In 2009, following the prolonged shutdown of the NRU reactor due to a leak in its aluminum tank, a team led by TRIUMF with members from the BC Cancer Agency, Centre for Probe Development & Commercialization, and Lawson Health Research Institute, decided to revisit the direct production of Tc-99m using medical cyclotrons. This effort, based on a concept proposed in 1971 by researchers at the University of Miami (Beaver and Hupf), was enabled by a competitive research grant funded by the National Sciences and Engineering Research Council Canada and the Canadian Institutes for Health Research; subsequent research funding was awarded by Natural Resources Canada.
With other researchers and industrial partners in Canada, this team developed a comprehensive solution to produce Tc-99m in large quantities suitable for large population bases using conventional medical cyclotrons. The technology is now ready for clinical testing and is moving forward to obtain regulatory approval for routine use in patients with a target date of 2016.
Can cyclotrons provide a reliable supply of medical radioisotopes? Yes. In fact, for the last several years, cyclotrons have been producing radioisotopes for positron emission tomography (PET), which is the future of nuclear medicine and provides more accurate tests to detect mental health, bone and cardiac diseases, in addition to detecting cancers. Approximately 80% of current nuclear medicine procedures could be replaced by more accurate PET scans if the radioisotope production infrastructure and the imaging equipment was in place.
TRIUMF is Canada's national laboratory for particle and nuclear physics. Together with its partner AAPS, Inc., TRIUMF also seeks to commercialize its technologies for the benefit of all Canadians. Located on the south campus of the University of British Columbia, TRIUMF receives operating support from the Government of Canada through a contribution agreement via National Research Council Canada; the Government of British Columbia provides capital for new buildings. TRIUMF is owned and operated as a joint venture by a consortium of the following Canadian universities: University of Alberta, University of British Columbia, University of Calgary, Carleton University, University of Guelph, University of Manitoba, McGill University, McMaster University, Université de Montréal, University of Northern British Columbia, Queen's University, University of Regina, Saint Mary's University, Simon Fraser University, University of Toronto, University of Victoria, University of Winnipeg, and York University. Visit us at http://www.triumf.ca.
About Lawson Health Research Institute
Lawson Health Research Institute, located in London, Ontario, is one of Canada's largest and most respected hospital-based research institutes. As the research arm of London Health Sciences Centre and St. Joseph's Health Care, London, and working in partnership with Western University, Lawson is committed to furthering scientific knowledge to advance health care around the world. Its state-of-the-art, 6,000 sq. ft. Cyclotron & PET Radiochemistry Facility opened on March 31, 2010 and includes a GE PETtrace 880 cyclotron with proton and deuteron acceleration capability, class 100 shielded hot cells, and automated chemistry units for producing F-18 and C-11 radiopharmaceuticals – all to GMP specifications.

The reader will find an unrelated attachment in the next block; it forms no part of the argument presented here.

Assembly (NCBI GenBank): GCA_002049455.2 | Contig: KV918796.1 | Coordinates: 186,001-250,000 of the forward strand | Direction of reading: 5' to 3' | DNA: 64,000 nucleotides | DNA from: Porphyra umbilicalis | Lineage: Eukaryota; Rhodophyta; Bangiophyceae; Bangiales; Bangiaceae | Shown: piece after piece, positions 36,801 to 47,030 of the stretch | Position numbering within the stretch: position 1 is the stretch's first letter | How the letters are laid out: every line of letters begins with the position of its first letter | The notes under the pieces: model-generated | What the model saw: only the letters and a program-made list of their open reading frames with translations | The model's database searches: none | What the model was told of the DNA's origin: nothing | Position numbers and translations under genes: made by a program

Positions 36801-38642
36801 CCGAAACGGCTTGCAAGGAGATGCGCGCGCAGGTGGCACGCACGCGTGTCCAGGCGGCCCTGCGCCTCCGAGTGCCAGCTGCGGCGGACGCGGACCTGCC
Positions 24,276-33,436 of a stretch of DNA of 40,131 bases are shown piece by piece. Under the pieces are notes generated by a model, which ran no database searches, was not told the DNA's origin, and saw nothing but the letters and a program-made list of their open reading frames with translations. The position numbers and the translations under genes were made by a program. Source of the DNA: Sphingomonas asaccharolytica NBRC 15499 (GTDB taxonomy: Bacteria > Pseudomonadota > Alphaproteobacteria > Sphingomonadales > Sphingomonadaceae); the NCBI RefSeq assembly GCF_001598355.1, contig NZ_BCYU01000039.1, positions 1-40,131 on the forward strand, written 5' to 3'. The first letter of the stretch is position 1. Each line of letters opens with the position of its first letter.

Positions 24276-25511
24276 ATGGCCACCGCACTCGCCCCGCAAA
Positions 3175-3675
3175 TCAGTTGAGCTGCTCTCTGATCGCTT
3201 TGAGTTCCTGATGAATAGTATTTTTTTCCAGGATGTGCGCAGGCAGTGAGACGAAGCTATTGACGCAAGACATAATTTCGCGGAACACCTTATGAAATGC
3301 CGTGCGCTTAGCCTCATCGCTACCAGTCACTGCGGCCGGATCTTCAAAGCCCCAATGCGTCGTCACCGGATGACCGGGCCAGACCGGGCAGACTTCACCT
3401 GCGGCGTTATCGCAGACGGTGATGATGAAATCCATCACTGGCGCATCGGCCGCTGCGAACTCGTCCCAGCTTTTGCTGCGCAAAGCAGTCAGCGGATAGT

About the Centre for Probe Development & Commercialization
The Centre for Probe Development and Commercialization (CPDC) discovers, develops and distributes molecular imaging probes for the early diagnosis of diseases and to assess the effectiveness of treatments. An important part of Ontario's health system, CPDC provides a reliable, daily supply of imaging probes to hospitals across the province. CPDC also works collaboratively with industry and academic partners, offering the research, manufacturing and regulatory expertise needed to move innovative probe technology and new therapeutic drugs from R&D labs to clinical use. CPDC, located on the McMaster University Campus, is a Centre of Excellence for Commercialization and Research, part of the Networks of Centres of Excellence Program. It is supported by the Ontario Institute for Cancer Research, GE Healthcare, Cancer Care Ontario, and McMaster University.
About the BC Cancer Agency
The BC Cancer Agency, an agency of the Provincial Health Services Authority, is committed to reducing the incidence of cancer, reducing the mortality from cancer, and improving the quality of life of those living with cancer. It provides a comprehensive cancer control program for the people of British Columbia by working with community partners to deliver a range of oncology services, including prevention, early detection, diagnosis and treatment, research, education, supportive care, rehabilitation and palliative care. The BC Cancer Foundation raises funds to support research and enhancements to patient care at the BC Cancer Agency.
SOURCE: TRIUMF (Canada's National Laboratory of Particle and Nuclear Physics)
For further information: Steven Foster, Tel: 519-646-6000 ext. 64648, Business Manager, Imaging, E-mail: [email protected], Lawson Health Research Institute